The Federal Open Market Committee’s decision to rapidly increase the federal funds rate over the past year was not a major factor in the recent bank failures, Federal Reserve Governor Christopher Waller said today. Speaking at an economic conference in Norway, Waller said it is not clear that strains caused by the failures intensified recent tightening of lending conditions. “While lending conditions imposed by banks have tightened since March, the changes so far are in line with what banks have been doing since the Fed began raising interest rates more than a year ago,” he said.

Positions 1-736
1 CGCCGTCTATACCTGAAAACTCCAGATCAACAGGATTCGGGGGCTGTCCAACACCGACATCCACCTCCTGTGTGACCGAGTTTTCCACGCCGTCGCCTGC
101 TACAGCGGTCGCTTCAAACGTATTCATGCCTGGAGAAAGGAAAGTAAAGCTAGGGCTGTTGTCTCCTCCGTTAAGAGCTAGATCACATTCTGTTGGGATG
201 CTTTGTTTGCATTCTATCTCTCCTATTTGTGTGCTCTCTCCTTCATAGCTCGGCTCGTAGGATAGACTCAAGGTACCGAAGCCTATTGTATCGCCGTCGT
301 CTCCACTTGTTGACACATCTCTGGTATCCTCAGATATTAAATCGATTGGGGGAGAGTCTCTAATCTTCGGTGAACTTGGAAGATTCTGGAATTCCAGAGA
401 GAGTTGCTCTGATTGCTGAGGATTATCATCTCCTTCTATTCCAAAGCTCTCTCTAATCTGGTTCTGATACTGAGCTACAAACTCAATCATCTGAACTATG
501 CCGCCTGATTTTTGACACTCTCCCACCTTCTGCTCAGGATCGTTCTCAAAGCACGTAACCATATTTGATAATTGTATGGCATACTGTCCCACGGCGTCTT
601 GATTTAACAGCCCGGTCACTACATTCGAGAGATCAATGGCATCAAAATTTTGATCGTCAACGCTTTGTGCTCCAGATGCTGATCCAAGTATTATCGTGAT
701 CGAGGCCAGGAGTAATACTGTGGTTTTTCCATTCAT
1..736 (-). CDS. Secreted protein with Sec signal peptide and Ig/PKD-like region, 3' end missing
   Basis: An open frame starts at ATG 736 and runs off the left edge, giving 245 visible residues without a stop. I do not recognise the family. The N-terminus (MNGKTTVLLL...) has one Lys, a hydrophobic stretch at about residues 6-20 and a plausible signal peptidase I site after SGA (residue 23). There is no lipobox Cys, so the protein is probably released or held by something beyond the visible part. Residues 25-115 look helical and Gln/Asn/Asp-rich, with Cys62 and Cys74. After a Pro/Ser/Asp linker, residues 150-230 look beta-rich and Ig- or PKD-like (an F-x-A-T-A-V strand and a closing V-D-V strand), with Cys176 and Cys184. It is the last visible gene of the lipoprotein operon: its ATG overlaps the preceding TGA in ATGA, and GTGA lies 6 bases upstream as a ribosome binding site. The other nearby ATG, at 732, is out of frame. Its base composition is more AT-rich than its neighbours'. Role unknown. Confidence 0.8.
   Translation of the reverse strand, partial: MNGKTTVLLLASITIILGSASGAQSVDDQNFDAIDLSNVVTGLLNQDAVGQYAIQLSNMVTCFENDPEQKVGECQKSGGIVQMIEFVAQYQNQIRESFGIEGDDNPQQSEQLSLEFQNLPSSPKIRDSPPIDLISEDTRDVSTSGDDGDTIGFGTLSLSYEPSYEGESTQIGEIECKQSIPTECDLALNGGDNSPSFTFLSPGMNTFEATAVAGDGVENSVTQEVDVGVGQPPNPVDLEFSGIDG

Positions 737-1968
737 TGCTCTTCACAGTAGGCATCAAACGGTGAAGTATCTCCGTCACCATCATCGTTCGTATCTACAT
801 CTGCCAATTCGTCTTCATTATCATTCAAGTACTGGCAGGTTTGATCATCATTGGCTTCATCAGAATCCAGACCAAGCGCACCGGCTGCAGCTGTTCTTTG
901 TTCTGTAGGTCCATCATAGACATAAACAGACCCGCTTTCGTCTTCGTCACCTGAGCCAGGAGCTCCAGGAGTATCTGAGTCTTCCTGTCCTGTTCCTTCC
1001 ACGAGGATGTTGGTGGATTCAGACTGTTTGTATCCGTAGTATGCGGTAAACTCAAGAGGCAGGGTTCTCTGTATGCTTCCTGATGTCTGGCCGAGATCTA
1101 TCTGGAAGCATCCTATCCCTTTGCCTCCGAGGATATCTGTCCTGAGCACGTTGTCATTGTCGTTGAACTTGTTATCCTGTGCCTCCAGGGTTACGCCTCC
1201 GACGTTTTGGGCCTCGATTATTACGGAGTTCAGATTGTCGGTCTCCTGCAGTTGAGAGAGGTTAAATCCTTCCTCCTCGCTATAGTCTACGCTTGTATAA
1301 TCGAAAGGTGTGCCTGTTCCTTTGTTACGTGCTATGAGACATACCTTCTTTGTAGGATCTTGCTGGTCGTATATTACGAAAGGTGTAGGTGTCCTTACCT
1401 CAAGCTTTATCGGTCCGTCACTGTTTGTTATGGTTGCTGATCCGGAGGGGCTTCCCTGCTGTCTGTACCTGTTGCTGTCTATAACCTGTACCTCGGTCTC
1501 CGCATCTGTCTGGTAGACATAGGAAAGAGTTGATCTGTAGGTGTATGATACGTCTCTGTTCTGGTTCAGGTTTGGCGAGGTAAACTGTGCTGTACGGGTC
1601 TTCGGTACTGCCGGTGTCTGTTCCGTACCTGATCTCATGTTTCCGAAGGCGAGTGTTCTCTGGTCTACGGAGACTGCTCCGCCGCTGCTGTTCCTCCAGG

Waller further disputed the argument that FOMC’s tightening of monetary policy played a major part in the bank failures and stress in the banking system. “[Critics] argue we should have taken this into account when setting policy,” he said. “Let me state unequivocally: The Fed’s job is to use monetary policy to achieve its dual mandate, and right now that means raising rates to fight inflation. It is the job of bank leaders to deal with interest rate risk, and nearly all bank leaders have done exactly that.
“I do not support altering the stance of monetary policy over worries of ineffectual management at a few banks,” Waller added. “We will continue to pursue our monetary policy goals, which ultimately support a healthy financial system. At the same time, we will continue to use our financial stability tools to prevent the buildup of risks in the financial system and, when needed, to address strains that may emerge.”